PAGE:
Today’s blog is a video blog, a vlog, but you can read the transcript below:
Hello, it’s Angela Isherwood here from I Run Success. And today’s blog is all about race fuelling. So, I had planned to talk to you this week about carb-loading, and I even started recording some videos for that as i had a race on sunday.
Unfortunately my race did not go to plan and my carb-loading did not go to plan because on Saturday, I fell ill. It was a very minor illness and don’t worry; I’m absolutely fine now but my illness meant that I had to do a “Paula” on my run on Saturday afternoon, and actually I struggled to eat anything for the rest of the day.
So, although I woke up on Sunday morning feeling fine within myself, I knew that I didn’t have the energy reserves as usual.
I decided to race as I felt and i felt full of energy at the start. I had some residual carb-stores in my body obviously. But, when these ran out, they ran out quite catastrophically and my pace dropped quite dramatically as you can see in this image (fuelling crisis began mile 8):
So, I will tell you about the energy systems we use during a race.
Ideally as we start a race, you’re really well fuelled, and you know what pace is going to be a good one to run. As you start and you’re increasing your pace the anaerobic system switches on quite quickly to its full capacity and the aerobic system switches on a bit more slowly.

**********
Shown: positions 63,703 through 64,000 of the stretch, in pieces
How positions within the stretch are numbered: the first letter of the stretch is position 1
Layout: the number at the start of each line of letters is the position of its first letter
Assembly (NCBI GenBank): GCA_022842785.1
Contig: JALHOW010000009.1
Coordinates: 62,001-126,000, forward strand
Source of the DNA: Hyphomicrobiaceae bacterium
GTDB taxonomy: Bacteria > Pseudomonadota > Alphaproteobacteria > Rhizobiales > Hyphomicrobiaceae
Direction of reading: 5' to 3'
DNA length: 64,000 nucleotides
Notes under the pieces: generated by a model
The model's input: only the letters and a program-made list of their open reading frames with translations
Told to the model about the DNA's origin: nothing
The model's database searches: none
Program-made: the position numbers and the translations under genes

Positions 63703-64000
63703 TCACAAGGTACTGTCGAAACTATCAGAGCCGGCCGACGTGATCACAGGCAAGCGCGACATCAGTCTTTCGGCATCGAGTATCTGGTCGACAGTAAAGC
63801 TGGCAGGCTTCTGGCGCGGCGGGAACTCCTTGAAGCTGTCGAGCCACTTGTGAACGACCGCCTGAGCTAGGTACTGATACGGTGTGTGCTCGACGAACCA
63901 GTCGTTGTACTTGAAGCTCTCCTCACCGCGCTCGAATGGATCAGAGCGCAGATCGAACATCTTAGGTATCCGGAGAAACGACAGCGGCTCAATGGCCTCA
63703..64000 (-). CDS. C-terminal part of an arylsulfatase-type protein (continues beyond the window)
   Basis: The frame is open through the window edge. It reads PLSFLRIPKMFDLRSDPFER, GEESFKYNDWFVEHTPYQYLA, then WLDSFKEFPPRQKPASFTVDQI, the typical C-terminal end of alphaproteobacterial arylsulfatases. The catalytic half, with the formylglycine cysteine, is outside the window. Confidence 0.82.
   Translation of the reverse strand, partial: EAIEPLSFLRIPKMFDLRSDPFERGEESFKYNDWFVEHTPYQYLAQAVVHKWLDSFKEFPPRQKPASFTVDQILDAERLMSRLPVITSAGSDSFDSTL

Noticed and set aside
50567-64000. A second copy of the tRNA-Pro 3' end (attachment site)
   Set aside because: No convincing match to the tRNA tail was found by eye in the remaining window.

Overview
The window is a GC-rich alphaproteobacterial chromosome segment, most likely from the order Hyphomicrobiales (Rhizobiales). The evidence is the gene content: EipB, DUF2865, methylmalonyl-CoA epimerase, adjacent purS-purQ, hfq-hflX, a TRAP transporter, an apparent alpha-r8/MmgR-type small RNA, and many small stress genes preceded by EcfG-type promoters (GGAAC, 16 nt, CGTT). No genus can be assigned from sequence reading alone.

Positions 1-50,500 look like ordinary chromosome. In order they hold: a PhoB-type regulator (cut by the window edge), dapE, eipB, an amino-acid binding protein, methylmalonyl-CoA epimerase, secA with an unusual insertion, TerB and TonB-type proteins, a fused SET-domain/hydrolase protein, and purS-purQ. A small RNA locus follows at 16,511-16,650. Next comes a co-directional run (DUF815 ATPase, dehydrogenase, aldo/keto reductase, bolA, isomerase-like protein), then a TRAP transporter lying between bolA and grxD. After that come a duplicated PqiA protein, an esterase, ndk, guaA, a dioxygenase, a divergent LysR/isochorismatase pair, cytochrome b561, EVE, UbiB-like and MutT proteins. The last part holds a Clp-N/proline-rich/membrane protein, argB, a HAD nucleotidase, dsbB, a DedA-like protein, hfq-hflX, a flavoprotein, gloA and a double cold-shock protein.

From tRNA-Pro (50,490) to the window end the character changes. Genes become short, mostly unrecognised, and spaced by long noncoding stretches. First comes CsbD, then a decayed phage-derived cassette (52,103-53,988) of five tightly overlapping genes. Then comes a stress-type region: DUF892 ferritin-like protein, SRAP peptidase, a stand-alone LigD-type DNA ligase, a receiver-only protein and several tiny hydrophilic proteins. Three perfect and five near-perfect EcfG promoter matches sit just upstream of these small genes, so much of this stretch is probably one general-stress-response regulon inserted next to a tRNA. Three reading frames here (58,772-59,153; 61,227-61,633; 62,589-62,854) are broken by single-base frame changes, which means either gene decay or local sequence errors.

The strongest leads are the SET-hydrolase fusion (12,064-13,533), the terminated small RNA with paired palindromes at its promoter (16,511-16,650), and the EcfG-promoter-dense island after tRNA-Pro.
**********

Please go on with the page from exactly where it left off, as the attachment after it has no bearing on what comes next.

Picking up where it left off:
The aerobic energy system is the one that we think about when we’re thinking about long distance exercise and it is using oxygen and it is using predominantly fat as fuel. So, when you’re going for a walk for example, that’s aerobic exercise.
Now a lot of us think of running as aerobic exercise (and it is) but in fact when you are doing a longer race, you are using the aerobic system the whole time, as you can see in this graph, but in order to get the speed, you need an energy system that is a bit quicker at producing energy in your muscles, and that is the anaerobic energy system.
So, they work together, and as you can see in this graph, the anaerobic system switches on a bit quicker together with your race pace, and it is using sugar as fuel, so the glycogen that’s stored in your muscles that you would have built up over a couple of days of carb-loading is what’s being used here.
Ideally, you’d get up to your target race pace and you’d hold on and be using a nice balance and even mix throughout the race of the anaerobic and aerobic energy systems. And you can even do a little bit of a kick at the end because you haven’t completely run out of your glycogen stores.
Now I’m gonna show you a different graph. This is what happens if you start too fast. If you start too fast what happens is your aerobic zone is still going to go to the same sort of level. The anaerobic zone is going to switch on quickly but you’re going to be burning sugar at an alarming rate to cope with that pace.
And what’s going to happen is that is going to drop over time as the fuel source becomes more scarce. IT will become less and less efficient which means you’re more reliant on the aerobic system for your pace, and as the race goes on your pace drops and drops as there’s less sugar available and you’re unable to use that anaerobic energy system.